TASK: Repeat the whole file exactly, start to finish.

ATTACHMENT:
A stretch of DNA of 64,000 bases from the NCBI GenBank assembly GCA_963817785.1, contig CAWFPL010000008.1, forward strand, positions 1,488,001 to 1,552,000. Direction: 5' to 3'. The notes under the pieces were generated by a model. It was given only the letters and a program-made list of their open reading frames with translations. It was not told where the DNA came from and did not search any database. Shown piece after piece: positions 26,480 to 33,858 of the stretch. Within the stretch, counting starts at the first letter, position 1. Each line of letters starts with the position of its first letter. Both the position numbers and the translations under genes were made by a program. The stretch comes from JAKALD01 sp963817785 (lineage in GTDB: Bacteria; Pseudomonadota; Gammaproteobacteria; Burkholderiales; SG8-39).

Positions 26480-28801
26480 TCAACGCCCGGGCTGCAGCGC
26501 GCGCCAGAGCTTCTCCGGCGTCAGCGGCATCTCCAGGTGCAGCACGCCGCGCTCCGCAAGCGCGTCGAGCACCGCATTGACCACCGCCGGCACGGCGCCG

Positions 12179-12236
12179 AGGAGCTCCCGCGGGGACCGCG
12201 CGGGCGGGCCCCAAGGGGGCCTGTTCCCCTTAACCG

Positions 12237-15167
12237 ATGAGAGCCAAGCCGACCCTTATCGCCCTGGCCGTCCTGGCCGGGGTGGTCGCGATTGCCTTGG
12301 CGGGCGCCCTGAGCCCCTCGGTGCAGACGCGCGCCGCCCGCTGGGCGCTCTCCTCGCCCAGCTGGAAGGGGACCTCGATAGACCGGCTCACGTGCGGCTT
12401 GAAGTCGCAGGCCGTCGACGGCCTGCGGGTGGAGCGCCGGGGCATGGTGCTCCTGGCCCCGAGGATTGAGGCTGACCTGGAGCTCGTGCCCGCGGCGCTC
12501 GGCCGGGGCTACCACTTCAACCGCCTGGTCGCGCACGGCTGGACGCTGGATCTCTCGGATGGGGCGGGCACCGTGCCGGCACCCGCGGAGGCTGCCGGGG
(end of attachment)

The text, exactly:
A stretch of DNA of 64,000 bases from the NCBI GenBank assembly GCA_963817785.1, contig CAWFPL010000008.1, forward strand, positions 1,488,001 to 1,552,000. Direction: 5' to 3'. The notes under the pieces were generated by a model. It was given only the letters and a program-made list of their open reading frames with translations. It was not told where the DNA came from and did not search any database. Shown piece after piece: positions 26,480 to 33,858 of the stretch. Within the stretch, counting starts at the first letter, position 1. Each line of letters starts with the position of its first letter. Both the position numbers and the translations under genes were made by a program. The stretch comes from JAKALD01 sp963817785 (lineage in GTDB: Bacteria; Pseudomonadota; Gammaproteobacteria; Burkholderiales; SG8-39).

Positions 26480-28801
26480 TCAACGCCCGGGCTGCAGCGC
26501 GCGCCAGAGCTTCTCCGGCGTCAGCGGCATCTCCAGGTGCAGCACGCCGCGCTCCGCAAGCGCGTCGAGCACCGCATTGACCACCGCCGGCACGGCGCCG

Positions 12179-12236
12179 AGGAGCTCCCGCGGGGACCGCG
12201 CGGGCGGGCCCCAAGGGGGCCTGTTCCCCTTAACCG

Positions 12237-15167
12237 ATGAGAGCCAAGCCGACCCTTATCGCCCTGGCCGTCCTGGCCGGGGTGGTCGCGATTGCCTTGG
12301 CGGGCGCCCTGAGCCCCTCGGTGCAGACGCGCGCCGCCCGCTGGGCGCTCTCCTCGCCCAGCTGGAAGGGGACCTCGATAGACCGGCTCACGTGCGGCTT
12401 GAAGTCGCAGGCCGTCGACGGCCTGCGGGTGGAGCGCCGGGGCATGGTGCTCCTGGCCCCGAGGATTGAGGCTGACCTGGAGCTCGTGCCCGCGGCGCTC
12501 GGCCGGGGCTACCACTTCAACCGCCTGGTCGCGCACGGCTGGACGCTGGATCTCTCGGATGGGGCGGGCACCGTGCCGGCACCCGCGGAGGCTGCCGGGG